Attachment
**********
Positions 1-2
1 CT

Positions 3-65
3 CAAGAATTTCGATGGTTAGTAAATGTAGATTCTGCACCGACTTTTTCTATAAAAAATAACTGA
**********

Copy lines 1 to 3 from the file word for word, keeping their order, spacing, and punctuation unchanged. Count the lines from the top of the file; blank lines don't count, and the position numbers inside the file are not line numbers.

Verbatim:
Positions 1-2
1 CT

Positions 3-65